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LuridRequiem

What am I not understanding about programming?

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I've typed this up several times, and I think this is as good as it's going to get.

For a long time, I've understood programming concepts, but I am unable to write programs that I want. My favorite language is C++, and think I have a pretty good grasp on it. Variables, data types, classes, etc... I know them well, and could explain what they do and how they work. My problem is, when it comes time to actually write functioning code, I just can't fgure out what to do. I don't know if this is a lack of code architecture knowledge, or just sucking at logic skills.

To make things worse, I look at examples of other people's work and become even more confused as to why they did it this way, used that data type or even become genuinely frustrated that I can't read their code(I know it's not always immediately obvious what some code is supposed to be doing, but it gets to me anyways). I stare at other's accomplished works and wonder what it is I'm missing to the point that I throw my hands up and walk away.

I would like to preface the end of this thread by saying that I've completed hundreds of programming challenges, ranging from beginner to advanced. Why I can complete them in a relatively quick time, but struggle for days to write code that'll keep a window open in some graphics library, I don't know. It's been a problem for a long time, and I'm tired of getting stuck in this cycle of Inspiration->Frustration->Quit.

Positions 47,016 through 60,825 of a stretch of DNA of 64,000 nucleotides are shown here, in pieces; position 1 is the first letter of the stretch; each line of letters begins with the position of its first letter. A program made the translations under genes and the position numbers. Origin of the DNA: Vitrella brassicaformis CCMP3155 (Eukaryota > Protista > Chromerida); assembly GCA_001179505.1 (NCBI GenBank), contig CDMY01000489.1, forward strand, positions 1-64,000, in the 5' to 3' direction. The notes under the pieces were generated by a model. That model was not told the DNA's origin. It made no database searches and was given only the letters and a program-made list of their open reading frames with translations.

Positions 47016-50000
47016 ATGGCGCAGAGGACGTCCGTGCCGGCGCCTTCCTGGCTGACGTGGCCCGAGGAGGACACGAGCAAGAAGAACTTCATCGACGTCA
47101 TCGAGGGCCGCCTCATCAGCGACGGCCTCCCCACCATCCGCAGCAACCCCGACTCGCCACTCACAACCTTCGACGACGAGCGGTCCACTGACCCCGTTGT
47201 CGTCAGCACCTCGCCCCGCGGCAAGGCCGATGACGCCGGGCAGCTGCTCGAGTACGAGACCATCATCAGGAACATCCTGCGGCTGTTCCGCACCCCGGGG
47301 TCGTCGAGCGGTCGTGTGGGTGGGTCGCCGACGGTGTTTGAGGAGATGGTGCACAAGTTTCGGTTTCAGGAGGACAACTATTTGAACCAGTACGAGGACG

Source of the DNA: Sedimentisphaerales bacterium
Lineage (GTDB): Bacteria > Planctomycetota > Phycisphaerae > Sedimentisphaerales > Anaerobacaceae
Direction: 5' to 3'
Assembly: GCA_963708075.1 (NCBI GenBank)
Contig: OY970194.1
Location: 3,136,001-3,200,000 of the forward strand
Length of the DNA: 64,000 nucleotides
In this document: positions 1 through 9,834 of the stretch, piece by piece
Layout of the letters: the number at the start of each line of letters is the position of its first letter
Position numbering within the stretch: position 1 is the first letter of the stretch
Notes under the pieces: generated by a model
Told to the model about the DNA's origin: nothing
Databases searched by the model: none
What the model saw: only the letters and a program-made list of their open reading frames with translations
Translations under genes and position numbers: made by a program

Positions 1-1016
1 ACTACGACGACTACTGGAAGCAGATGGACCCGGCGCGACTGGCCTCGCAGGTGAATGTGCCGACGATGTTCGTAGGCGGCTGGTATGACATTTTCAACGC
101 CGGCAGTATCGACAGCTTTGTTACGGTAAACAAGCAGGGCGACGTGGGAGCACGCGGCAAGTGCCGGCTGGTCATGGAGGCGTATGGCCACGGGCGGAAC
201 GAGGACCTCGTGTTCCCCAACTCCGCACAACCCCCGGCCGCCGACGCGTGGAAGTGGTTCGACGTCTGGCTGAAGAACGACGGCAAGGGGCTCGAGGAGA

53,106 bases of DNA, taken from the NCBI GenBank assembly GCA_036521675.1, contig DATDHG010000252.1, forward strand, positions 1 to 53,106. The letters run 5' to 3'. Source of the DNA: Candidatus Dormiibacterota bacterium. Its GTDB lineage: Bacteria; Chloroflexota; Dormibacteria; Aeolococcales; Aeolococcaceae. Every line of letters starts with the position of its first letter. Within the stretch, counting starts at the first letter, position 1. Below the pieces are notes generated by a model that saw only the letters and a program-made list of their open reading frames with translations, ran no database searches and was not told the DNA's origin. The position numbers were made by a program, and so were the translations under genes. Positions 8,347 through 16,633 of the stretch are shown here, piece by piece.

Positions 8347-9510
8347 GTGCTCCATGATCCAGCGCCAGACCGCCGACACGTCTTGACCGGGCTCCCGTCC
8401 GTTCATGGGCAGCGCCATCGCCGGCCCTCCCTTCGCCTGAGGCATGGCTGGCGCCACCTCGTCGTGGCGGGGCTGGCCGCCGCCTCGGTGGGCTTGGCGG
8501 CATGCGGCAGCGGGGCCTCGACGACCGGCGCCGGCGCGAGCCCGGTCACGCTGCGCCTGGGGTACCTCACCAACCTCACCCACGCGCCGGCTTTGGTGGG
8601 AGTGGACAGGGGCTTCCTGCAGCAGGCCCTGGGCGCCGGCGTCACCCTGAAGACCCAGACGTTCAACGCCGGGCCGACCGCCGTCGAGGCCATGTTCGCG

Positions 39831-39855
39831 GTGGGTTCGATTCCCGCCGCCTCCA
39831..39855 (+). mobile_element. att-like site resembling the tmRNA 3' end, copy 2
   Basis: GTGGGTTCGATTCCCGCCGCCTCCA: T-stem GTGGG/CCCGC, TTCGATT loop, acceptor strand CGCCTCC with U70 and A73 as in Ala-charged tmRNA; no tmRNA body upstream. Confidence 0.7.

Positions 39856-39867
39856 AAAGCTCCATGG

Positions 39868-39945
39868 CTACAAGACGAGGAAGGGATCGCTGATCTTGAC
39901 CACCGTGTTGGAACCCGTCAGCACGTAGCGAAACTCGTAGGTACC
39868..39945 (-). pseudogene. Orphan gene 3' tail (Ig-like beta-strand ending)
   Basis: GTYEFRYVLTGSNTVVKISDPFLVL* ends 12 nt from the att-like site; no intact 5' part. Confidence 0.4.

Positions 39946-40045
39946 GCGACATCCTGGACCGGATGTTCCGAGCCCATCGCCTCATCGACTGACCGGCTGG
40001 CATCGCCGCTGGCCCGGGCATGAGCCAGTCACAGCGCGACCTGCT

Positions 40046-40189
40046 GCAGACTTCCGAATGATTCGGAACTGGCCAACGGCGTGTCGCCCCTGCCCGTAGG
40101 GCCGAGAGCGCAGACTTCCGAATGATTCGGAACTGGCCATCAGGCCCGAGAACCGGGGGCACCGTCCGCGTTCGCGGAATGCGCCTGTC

Edit: To sum this up as a TL;DR: Why is it I can write several classes, flesh them out with their working code, but not put all of those things in working order to produce the main loop?

Edited by LuridRequiem
Added a TL;DR.

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Sounds like lack of practice to me. You say you have solved many programming challenges, so you obviously know how to write certain types of programs. I wouldn't give up, and instead I would try to get specific help with specific problems.

 

I have helped people learn how to write programs before. The method I recommend is starting with a fairly trivial program that you can compile and test. You then make some changes to get the program a bit closer to doing what you really want it to do. Compile. Test. Repeat.